It was once a barbeque joint, then a Colombian restaurant. But now this storefront in Strawberry Hill has traded out sizzling slabs of ribs and empanadas for another kind of oven: a kiln.
The Epic Arts studio is the brainchild of Steve Curtis, a photographer and community organizer for Community Housing of Wyandotte County. Curtis has long wanted to make art more accessible in Wyandotte County.
“It seems like the solution is always to put in a gallery or something,” Curtis says. “But that’s not really what the kids need. And most of the parents don’t understand the gallery, either.”
Curtis was looking for something more participatory. It just so happened that the organization Accessible Arts, which runs arts programs at the Kansas State School for the Blind (among other places) was looking to store a kiln and pottery equipment that they couldn’t use at the school anymore.
“The whole idea is accessibility to kids,” say Curtis. “Particularly kids with disabilities, but also to seniors, to adults, and to kids with economically at-risk backgrounds.”
Community Housing initially offered the property rent-free, the non-profit Greater Kansas City LISC kicked in a few thousand dollars to pay utilities, and dozens of volunteers stripped off inches of grease and renovated the space with practically no budget. The studio offers classes to local schools, as well as seniors and teenagers in the community.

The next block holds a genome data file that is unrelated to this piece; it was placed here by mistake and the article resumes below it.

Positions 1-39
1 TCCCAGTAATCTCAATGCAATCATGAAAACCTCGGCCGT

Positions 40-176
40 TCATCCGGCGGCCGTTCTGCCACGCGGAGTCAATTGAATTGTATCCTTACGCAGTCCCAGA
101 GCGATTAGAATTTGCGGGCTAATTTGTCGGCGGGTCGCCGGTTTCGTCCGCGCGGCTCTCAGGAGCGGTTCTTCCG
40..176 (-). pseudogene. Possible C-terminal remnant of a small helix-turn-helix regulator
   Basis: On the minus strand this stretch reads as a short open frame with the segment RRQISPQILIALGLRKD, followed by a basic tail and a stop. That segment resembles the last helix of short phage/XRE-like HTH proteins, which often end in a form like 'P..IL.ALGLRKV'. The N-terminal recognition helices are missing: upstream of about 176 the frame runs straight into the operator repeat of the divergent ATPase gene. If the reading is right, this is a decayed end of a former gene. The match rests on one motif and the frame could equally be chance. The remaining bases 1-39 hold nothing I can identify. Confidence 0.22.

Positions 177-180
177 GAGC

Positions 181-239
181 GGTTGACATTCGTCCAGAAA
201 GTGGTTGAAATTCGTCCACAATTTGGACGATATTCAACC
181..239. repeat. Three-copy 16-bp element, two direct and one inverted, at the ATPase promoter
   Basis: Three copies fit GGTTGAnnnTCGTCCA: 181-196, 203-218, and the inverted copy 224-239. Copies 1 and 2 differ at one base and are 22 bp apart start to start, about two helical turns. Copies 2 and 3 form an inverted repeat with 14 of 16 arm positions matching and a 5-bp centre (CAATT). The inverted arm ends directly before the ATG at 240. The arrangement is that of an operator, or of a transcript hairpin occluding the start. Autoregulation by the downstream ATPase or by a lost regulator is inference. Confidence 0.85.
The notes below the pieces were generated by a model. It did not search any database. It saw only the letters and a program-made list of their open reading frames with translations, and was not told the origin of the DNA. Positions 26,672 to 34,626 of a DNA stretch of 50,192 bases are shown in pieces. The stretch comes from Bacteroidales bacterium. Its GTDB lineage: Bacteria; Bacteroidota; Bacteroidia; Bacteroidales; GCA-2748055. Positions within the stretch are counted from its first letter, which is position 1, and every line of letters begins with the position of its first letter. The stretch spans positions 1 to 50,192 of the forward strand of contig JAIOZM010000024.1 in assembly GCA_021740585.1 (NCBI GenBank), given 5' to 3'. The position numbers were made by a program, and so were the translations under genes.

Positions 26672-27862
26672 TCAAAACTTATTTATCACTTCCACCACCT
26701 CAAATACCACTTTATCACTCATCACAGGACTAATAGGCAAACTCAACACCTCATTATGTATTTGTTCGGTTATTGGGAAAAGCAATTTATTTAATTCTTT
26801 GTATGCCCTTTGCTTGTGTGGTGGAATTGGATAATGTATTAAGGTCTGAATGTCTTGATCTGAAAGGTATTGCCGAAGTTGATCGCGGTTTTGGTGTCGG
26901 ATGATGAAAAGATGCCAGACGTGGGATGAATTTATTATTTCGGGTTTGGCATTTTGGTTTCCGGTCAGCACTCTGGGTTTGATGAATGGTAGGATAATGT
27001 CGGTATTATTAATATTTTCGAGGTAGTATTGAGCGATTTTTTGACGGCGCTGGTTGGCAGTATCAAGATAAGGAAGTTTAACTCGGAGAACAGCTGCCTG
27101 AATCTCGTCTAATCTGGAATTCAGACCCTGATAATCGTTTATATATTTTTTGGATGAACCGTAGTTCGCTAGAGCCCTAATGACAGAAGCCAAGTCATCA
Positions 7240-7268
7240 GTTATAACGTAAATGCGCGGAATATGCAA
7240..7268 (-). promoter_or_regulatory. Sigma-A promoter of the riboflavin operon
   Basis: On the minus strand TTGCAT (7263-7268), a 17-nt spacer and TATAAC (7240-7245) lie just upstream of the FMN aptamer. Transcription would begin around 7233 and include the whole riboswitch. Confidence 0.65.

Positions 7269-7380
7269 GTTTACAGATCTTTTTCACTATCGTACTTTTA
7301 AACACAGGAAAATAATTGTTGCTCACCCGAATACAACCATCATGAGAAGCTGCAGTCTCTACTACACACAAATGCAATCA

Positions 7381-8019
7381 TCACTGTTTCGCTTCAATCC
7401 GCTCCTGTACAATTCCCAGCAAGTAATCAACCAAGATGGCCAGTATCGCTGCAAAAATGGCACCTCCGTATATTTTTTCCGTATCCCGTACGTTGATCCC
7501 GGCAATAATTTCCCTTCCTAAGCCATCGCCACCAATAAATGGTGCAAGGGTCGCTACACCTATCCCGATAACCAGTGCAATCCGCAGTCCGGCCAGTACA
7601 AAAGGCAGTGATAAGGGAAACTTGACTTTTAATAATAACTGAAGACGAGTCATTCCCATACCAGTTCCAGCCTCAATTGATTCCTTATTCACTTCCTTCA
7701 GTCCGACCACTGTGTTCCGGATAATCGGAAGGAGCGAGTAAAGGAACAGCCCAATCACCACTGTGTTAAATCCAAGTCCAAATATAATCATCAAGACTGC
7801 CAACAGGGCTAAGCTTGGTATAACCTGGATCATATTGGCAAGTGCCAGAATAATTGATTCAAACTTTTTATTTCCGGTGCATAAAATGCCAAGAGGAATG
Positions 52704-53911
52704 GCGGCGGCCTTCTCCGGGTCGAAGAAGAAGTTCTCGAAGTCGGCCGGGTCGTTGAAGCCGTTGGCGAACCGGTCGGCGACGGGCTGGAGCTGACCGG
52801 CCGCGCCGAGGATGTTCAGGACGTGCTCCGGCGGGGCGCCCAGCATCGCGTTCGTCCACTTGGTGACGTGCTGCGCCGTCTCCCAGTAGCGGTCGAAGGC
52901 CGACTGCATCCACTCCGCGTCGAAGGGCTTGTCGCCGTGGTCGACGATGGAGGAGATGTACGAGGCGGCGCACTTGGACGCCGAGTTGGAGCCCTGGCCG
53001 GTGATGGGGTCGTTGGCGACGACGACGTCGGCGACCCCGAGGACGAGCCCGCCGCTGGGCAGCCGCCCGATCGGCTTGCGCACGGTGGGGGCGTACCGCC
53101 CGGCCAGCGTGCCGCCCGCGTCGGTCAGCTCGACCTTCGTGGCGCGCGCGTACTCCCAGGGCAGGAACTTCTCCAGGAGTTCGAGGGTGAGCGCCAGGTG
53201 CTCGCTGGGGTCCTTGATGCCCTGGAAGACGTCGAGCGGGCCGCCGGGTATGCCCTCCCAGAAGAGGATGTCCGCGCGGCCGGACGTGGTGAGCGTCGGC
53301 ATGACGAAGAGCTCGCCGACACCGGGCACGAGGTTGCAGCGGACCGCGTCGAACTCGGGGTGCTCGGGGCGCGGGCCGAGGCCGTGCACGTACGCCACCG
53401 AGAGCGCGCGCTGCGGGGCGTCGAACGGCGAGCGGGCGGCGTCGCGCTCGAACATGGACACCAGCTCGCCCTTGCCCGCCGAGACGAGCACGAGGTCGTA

On a recent Wednesday afternoon, students from the Kansas State School for the Blind’s art club are creating punch pots and bird houses.
“When we all come over here – it’s like our creativity comes alive,” 20-year-old Hailey Linnell says.
It is through art that some of the school’s students are finding new creative outlets to say what they may not be able to put into words.
“I just love art, because I’ve had a lot of trouble in my life,” student Matt Mitchell says. “I take blindness as a blessing, but I also think that [art] just helps me to express some of those frustrations.”
Working with students from the School for the Blind like Linnell and Mitchell has also helped Curtis push his own creative boundaries.
“I’ve always thought in terms of tones and colors and things like that,” he says. “And most of [the students] don’t relate to those issues very well. So their question is more about texture, what things feel like, what they represent, maybe what they taste like.”
Erin Kelly, activities coordinator for the Kansas State School for the Blind, says that the studio also helps the school’s students get out into the community. And that’s just what the studio is meant to be – a place for the community to come together around art.
“A few times we’ve been here, there’s been other kids from the community in, so it gives them another change to meet new people – make new friends,” she says.